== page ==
Claire Parkinson is a Professor of Film, Television and Digital Media and Co-Director of the Centre for Human Animal Studies (CfHAS). Her research interests focus on media, film and Animal Studies; sustainable consumption; eco-media; American cinema; activism; and, film and politics.

Her publications (as Claire Molloy) include the books Popular Media and Animals (2011) and Memento (2010) and the edited collections Routledge Companion to Cinema and Politics (2016), American Independent Cinema: Indie, Indiewood and Beyond (2012) and Beyond Human: From Animality to Transhumanism (2012). Her forthcoming monograph (as Claire Parkinson) is Another Point of View: Anthropomorphism and Animals (2017).
Clarie Parkinson –>

Dr Richard Twine
is a Senior Lecturer in Social Sciences and Co-Director of the Centre for Human Animal Studies (CfHAS). His research interests take place at the nexus of gender studies, human/animal relations, science studies and environmental Sociology. Much current research focuses upon the issue of sustainable food transitions in the context of climate change.

Richard is the author of the book Animals as Biotechnology – Ethics, Sustainability and Critical Animal Studies (Routledge, 2010), and co-editor, with Nik Taylor of Flinders University, Australia, of The Rise of Critical Animal Studies – From the Margins to the Centre (Routledge Advances in Sociology, 2014). He has published many articles and chapters on issues as diverse as veganism, antibiotics, ecofeminism, intersectionality, posthumanism, bioethics and physiognomy.
Richard Twine –>

Victor Merriman
is  a Professor of Critical Performance Studies at Edge Hill University and the Director of Research in the Department of Performing Arts, he also leads the Performance and Civic Futures research group. Merriman holds degrees from the National University of Ireland, the University of Southampton , and Staffordshire University.

Professor Merriman is the author of articles and book chapters on post-colonialism and late twentieth-century Irish theatre, and contributing editor of two Special Issues of the online journal Kritika Kultura: Radical Theatre and Ireland and Performance and Domination. He is a member of the Editorial Advisory Board of Cambridge Scholars Press, and the International Advisory Board of Perspectives in the Arts and Humanities Asia, a board member of the Liverpool Irish Festival, and a member of National Council of the British Association of Irish Studies.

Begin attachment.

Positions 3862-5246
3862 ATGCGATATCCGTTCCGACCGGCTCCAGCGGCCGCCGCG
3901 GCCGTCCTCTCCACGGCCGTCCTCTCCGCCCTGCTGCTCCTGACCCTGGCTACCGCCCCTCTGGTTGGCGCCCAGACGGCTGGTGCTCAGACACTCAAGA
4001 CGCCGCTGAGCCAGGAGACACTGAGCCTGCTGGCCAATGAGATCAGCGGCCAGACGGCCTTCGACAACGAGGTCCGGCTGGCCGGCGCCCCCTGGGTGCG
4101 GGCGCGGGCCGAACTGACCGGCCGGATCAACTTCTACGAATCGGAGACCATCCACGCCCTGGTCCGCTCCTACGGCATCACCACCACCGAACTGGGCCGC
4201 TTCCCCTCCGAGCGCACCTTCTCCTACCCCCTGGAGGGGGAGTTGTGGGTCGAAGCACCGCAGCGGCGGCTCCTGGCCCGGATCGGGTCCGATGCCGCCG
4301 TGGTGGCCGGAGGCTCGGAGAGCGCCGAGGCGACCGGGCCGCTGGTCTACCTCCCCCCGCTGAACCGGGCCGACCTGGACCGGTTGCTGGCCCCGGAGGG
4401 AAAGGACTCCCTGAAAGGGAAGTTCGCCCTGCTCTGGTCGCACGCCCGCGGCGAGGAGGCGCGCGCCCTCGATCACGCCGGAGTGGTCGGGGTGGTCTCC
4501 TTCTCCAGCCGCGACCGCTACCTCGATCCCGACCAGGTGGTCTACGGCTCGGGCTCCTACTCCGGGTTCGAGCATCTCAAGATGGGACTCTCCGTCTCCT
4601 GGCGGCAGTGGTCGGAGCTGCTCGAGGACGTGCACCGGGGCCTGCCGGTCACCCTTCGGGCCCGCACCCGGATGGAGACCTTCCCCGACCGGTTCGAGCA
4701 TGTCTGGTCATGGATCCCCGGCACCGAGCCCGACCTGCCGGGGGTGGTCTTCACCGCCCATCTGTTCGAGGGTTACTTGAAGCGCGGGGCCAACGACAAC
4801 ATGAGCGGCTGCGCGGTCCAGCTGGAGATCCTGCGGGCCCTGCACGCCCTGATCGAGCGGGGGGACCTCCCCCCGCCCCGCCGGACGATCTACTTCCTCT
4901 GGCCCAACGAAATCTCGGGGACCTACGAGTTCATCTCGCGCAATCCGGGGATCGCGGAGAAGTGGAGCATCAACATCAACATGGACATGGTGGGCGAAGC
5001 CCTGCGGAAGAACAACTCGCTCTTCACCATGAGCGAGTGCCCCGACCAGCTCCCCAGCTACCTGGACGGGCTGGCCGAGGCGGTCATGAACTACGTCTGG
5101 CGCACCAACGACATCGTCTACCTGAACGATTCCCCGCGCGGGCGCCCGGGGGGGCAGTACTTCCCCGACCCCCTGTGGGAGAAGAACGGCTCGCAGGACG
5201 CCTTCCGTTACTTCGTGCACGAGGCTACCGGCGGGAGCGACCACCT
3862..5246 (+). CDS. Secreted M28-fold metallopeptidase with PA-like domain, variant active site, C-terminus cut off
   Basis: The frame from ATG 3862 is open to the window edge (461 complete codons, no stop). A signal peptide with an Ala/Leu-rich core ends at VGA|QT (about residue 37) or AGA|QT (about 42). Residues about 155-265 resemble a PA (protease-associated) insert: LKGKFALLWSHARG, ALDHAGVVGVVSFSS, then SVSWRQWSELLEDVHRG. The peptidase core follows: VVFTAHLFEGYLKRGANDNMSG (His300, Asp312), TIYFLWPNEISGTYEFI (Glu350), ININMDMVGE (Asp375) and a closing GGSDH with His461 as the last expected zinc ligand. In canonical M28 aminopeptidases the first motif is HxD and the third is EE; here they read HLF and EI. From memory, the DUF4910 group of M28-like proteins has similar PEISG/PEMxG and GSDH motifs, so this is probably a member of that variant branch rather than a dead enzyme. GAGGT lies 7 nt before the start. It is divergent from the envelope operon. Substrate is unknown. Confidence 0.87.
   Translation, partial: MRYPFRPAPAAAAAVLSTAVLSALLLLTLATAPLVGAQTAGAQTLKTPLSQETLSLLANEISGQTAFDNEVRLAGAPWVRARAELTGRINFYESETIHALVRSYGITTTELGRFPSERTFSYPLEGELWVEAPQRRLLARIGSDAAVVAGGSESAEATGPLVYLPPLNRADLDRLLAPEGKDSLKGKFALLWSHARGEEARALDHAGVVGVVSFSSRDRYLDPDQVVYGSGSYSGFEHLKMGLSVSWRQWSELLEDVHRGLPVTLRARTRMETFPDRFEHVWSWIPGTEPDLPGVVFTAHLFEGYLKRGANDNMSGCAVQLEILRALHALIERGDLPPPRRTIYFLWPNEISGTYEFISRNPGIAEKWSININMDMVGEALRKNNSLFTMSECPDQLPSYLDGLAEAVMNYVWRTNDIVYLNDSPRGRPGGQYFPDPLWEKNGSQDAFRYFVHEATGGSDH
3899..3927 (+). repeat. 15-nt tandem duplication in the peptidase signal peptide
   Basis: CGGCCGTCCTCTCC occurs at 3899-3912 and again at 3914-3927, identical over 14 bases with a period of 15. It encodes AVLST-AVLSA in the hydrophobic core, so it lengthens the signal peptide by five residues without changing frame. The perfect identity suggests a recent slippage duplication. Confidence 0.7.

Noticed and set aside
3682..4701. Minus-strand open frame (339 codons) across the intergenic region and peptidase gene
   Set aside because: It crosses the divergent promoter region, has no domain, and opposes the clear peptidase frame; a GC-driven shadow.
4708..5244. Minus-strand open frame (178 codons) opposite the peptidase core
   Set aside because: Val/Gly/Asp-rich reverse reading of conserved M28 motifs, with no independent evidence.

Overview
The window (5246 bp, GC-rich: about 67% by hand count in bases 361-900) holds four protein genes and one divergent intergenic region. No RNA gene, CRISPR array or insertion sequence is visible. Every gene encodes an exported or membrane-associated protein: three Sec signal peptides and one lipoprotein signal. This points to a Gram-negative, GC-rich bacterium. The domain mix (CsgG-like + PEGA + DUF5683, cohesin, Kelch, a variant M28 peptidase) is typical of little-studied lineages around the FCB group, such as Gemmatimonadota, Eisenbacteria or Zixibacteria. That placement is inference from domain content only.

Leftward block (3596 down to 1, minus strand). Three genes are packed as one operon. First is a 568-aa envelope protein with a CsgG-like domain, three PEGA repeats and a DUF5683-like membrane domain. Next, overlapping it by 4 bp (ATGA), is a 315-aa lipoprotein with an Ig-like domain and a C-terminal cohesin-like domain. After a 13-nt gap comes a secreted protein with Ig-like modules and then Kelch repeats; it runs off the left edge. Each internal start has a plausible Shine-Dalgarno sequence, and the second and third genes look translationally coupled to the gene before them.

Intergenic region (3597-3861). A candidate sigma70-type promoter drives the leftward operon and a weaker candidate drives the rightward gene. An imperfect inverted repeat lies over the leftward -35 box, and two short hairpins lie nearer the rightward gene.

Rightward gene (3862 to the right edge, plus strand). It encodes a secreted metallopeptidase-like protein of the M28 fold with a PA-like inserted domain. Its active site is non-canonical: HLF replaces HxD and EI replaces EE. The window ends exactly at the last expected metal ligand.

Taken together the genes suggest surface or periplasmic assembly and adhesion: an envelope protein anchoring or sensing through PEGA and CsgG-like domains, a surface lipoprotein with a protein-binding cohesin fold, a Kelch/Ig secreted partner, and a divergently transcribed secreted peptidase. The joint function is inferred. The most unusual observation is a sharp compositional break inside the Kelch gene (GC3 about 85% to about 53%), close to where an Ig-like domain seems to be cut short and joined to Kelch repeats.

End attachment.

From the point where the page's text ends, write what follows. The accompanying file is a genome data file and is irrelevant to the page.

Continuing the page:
Victor Merriman –>

Dr Alex Juke
s’ educational and professional background spans the fields of interactive media design, animation, film & TV production and fine art. Before working within an educational environment he worked within the media industry as a practitioner across a number of fields including 3D modelling, animation, video game production, graphics for television and interactive digital media. In the past he has produced graphic animation sequences for Zenith North and Tyne Tees.

Alex’s academic research interests are concerned with materiality of 3-D CGI animation and his PhD by practice at Royal College of Art interrogates this subject. Alex has delivered academic papers nationally/internationally relating to this subject and produced and presented animations, exhibitions and interactive installation works that explore this theme via practice as research. 

Featured image of the painting The Horse Fair by artist Rosa Bonheur